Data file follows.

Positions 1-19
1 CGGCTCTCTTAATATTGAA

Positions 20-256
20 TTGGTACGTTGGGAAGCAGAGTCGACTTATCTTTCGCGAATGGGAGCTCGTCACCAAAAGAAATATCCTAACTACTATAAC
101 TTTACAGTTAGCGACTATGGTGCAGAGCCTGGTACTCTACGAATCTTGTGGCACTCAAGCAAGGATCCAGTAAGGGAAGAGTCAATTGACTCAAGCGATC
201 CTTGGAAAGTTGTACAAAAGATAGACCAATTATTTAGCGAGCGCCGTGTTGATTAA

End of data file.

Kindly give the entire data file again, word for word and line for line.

Positions 1-19
1 CGGCTCTCTTAATATTGAA

Positions 20-256
20 TTGGTACGTTGGGAAGCAGAGTCGACTTATCTTTCGCGAATGGGAGCTCGTCACCAAAAGAAATATCCTAACTACTATAAC
101 TTTACAGTTAGCGACTATGGTGCAGAGCCTGGTACTCTACGAATCTTGTGGCACTCAAGCAAGGATCCAGTAAGGGAAGAGTCAATTGACTCAAGCGATC
201 CTTGGAAAGTTGTACAAAAGATAGACCAATTATTTAGCGAGCGCCGTGTTGATTAA